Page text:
I have been a Certified Rehabilitation Counselor (CRC) since 1997, now retired, certified by the Commission on Rehabilitation Counselor Certification and after I earned my Masters Degree accredited by the Council on Rehabilitation Education. I was a Workers’ Compensation Adjuster for six years, doing everything from initial interviews with injured workers, employers, doctors, lawyers and reporting to state/company supervisors. I did initial interview assessments, medical case management, job analyses, loss of earning power assessments, vocational case management to claims closure.
What is a Certified Rehabilitation Counselor:
Rehabilitation counselors are the only professional counselors educated and trained specifically to serve individuals with disabilities.
Rehabilitation counselors assist individuals with physical, mental, developmental, cognitive, and emotional disabilities to achieve their personal, career and independent living goals in the most integrated setting possible. They engage in a counseling process which includes communication, goal setting, and beneficial growth or change through self-advocacy, psychological, vocational, social and behavioral interventions. Rehabilitation counselors utilize many different techniques and modalities, including assessment, diagnosis and treatment planning, counseling, case management, and advocacy to modify environmental and attitudinal barriers, placement-related services, and utilization of rehabilitation technology.
Rehabilitation counselors typically do the following:
- Provide individual and group counseling to help clients adjust to their disability
- Evaluate clients’ abilities, interests, experience, skills, health, and education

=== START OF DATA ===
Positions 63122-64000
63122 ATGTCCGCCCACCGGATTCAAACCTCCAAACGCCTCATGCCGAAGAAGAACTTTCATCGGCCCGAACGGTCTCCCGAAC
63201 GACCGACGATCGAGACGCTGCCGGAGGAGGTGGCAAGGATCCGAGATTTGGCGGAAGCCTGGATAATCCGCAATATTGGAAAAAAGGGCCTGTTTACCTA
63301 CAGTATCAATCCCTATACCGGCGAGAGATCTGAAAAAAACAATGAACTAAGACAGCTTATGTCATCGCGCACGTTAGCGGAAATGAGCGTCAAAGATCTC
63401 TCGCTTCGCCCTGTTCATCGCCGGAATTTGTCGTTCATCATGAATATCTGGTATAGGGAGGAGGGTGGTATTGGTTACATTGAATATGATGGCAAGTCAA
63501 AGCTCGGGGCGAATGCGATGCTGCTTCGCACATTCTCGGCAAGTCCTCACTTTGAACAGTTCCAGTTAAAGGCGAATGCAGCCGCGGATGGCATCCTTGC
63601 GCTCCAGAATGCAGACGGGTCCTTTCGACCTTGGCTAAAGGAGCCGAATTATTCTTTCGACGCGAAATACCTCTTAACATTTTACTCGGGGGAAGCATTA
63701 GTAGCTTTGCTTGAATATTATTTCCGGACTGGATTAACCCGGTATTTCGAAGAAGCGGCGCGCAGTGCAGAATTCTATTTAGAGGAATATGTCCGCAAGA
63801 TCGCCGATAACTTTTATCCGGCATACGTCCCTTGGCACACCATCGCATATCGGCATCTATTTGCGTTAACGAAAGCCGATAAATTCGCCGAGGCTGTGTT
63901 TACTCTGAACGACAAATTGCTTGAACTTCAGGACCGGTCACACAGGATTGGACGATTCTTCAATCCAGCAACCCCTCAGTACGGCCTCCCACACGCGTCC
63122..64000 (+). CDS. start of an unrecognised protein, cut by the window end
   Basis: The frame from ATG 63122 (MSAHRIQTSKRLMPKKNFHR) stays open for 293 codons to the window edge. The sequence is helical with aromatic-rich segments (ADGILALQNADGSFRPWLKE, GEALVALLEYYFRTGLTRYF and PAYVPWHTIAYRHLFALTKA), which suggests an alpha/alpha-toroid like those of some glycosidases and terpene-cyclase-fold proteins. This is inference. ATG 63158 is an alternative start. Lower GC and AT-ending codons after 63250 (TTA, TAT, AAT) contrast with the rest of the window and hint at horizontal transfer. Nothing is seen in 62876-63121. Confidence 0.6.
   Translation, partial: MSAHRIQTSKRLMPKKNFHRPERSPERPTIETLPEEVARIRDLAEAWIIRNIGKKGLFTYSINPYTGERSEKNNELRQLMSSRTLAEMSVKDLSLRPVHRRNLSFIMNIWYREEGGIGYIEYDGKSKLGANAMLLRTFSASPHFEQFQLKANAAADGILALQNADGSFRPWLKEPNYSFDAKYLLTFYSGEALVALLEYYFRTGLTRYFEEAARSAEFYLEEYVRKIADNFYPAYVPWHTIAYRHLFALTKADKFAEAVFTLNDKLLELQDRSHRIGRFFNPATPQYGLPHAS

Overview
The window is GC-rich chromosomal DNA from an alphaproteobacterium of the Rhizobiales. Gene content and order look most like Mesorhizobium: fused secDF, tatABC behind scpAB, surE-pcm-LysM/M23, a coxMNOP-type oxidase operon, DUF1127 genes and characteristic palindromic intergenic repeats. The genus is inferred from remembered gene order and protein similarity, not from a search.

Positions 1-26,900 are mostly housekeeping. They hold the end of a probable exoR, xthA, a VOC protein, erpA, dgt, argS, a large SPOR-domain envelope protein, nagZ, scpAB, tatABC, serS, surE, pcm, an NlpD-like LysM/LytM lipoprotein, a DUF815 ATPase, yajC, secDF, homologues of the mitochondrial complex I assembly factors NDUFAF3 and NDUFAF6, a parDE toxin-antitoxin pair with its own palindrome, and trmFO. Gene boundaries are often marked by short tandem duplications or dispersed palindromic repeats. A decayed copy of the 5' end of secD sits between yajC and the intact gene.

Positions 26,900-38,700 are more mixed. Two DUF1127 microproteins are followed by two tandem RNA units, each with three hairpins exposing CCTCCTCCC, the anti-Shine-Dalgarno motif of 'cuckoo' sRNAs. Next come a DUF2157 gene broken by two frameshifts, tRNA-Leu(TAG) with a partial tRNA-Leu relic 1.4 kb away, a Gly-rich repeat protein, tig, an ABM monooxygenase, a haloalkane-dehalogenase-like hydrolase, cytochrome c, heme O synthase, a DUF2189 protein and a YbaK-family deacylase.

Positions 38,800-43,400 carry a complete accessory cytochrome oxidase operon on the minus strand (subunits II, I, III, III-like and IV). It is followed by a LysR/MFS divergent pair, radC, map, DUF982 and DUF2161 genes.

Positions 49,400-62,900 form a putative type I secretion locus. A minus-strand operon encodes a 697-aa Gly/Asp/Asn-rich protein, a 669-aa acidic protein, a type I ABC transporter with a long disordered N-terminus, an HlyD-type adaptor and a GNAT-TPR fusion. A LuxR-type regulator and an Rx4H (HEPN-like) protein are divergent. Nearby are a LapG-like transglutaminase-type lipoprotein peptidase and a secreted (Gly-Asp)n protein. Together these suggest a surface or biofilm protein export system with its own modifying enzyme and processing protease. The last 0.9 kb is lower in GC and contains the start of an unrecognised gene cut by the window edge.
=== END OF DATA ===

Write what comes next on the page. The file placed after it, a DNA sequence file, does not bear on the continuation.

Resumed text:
- Develop a treatment plan in consultation with other professionals, such as doctors, therapists, and psychologists
- Create rehabilitation or treatment plans based on clients’ values, strengths, limitations, and goals
- Arrange for clients to obtain services, such as medical care or career training
- Help employers understand the needs and abilities of people with disabilities, as well as laws and resources that impact people with disabilities
- Assist clients in creating strategies to develop their strengths and adjust to their limitations
- Locate resources, such as wheelchairs or computer programs, that help clients live and work more independently
- Monitor clients’ progress and adjust the rehabilitation or treatment plan as necessary
- Advocate for the rights of people with disabilities to live in the community and work in the job of their choice
What are the Areas of Specialty
Specialized areas within rehabilitation counseling include, but are not limited to:
- Employee Assistance Programming
- Expert Testimony
- Job Development/Job Placement
- Life Care Planning
- Marriage & Family Counseling
- Mental Health Counseling
- Return-To-Work Coordination
- School, Education, and Career Counseling
- Substance Abuse/Addictions Counseling
- Vocational Evaluation
- Vocational Rehabilitation
Where Rehabilitation Counselors work:
Rehabilitation Counselors can be found in private practice, in rehabilitation facilities, hospitals, universities, schools, government agencies, insurance companies and other organizations where people are being treated for congenital or acquired disabilities. Over time, with the changes in social work being more psychotherapy-oriented, rehabilitation counselors take on more and more community engagement work, especially as it relates to special populations. Some rehabilitation counselors focus solely on community engagement through vocational services, others in various states qualify as both a certified rehabilitation counselor (CRC) and a licensed professional counselor (LPC), enabling them to focus on psychotherapy.